1. Home
  2.  » 
  3. Custody & Visitation
  4.  » What you wear to court may affect your custody case

What you wear to court may affect your custody case

On Behalf of | Oct 6, 2021 | Custody & Visitation |

Divorcing Mississippi spouses who also happen to be parents may wind up litigating child custody issues. There are several topics in play, including joint vs. sole custody and shared vs. primary physical custody. A judge overseeing these proceedings will take many factors into account when determining what is best regarding where a child should live or which parent should be the primary custodian.

A parent’s clothing makes an impression in court

A parent’s appearance and demeanor can influence a judge’s decisions in a child custody case. Whether a parent’s goal is to be awarded sole or shared custody, it pays to be careful when choosing clothing to wear in court. Here are some helpful tips to keep in mind:

  • A business casual style is always best.
  • Neutral tones and colors are better than bright colors or prints.
  • Flat heels or low pumps are better for women than stiletto-style heels.
  • For men, a collared, button-down shirt is a good choice.
  • Opt for clothing that fits well without being too tight.
  • Women will want to avoid short skirts and plunging necklines.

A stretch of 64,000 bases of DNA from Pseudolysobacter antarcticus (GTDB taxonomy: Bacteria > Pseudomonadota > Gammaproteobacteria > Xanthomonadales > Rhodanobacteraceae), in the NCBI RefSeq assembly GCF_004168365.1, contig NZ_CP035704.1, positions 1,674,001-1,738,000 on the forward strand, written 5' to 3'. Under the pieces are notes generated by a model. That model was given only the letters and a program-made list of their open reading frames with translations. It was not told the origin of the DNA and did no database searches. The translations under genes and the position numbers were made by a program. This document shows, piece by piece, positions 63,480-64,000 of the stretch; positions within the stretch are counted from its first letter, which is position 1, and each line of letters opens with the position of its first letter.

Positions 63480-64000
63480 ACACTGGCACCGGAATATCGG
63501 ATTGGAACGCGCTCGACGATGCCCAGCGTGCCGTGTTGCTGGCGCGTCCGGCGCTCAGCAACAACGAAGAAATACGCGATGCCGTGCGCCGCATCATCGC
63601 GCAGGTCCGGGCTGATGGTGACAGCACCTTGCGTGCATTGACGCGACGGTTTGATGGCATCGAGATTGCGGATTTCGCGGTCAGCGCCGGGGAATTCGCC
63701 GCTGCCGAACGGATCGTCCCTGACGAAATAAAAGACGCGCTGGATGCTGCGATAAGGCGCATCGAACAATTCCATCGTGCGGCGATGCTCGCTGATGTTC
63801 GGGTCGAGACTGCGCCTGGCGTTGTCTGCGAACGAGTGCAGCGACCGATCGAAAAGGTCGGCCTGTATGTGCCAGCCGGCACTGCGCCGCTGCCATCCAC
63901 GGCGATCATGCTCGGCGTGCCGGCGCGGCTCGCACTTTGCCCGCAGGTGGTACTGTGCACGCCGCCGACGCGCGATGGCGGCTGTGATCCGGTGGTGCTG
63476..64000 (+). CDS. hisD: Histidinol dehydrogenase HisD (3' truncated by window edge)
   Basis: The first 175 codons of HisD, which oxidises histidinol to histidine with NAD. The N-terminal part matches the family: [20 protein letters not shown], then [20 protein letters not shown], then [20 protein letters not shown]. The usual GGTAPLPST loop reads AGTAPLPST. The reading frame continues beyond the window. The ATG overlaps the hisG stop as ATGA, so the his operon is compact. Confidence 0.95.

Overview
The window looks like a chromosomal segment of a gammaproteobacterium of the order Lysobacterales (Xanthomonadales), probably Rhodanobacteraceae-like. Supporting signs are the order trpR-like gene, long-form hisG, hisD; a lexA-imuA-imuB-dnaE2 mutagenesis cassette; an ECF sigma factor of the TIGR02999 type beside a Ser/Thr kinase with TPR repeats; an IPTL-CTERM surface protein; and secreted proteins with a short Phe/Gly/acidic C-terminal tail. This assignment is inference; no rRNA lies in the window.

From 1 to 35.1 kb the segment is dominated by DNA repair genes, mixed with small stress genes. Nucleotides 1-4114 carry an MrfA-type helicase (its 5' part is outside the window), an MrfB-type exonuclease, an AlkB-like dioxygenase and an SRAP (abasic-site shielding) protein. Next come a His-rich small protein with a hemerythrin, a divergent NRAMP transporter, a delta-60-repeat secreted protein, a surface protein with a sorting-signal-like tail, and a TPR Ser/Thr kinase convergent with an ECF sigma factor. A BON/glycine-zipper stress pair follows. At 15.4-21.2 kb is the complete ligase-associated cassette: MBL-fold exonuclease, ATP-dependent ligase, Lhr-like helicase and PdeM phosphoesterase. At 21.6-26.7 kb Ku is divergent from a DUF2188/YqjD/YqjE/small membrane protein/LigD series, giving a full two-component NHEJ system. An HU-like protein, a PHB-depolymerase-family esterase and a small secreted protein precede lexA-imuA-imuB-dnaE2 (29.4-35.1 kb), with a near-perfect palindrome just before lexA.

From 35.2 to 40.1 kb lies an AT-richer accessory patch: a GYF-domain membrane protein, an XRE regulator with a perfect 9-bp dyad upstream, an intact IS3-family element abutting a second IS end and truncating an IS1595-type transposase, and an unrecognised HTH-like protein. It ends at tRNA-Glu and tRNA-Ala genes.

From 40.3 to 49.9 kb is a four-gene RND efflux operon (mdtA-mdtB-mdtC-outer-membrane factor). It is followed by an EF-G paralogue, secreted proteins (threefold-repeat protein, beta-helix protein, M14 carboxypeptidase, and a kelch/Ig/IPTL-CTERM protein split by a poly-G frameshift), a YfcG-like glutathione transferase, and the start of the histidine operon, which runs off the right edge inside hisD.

• If the average person wouldn’t wear it to an important business meeting, then it probably shouldn’t be worn in court.

In addition to overly tight clothing or extremely bright colors, there are several other styles of clothing to avoid for those who are hoping to win the court’s favor in a child custody case.

Keep the ripped jeans and controversial T-shirts at home

The inside of a Mississippi courtroom during child custody proceedings is not the place or time to experiment with fashion trends. If a parent shows up in torn jeans or a T-shirt with a controversial slogan on it, a judge might assume that he or she is not taking the case seriously. The goal is to dress in a way that convinces the court that the parent in question understands the importance of the hearing, as well as his or her parental obligations and responsibilities and that he or she is ready to fulfill them.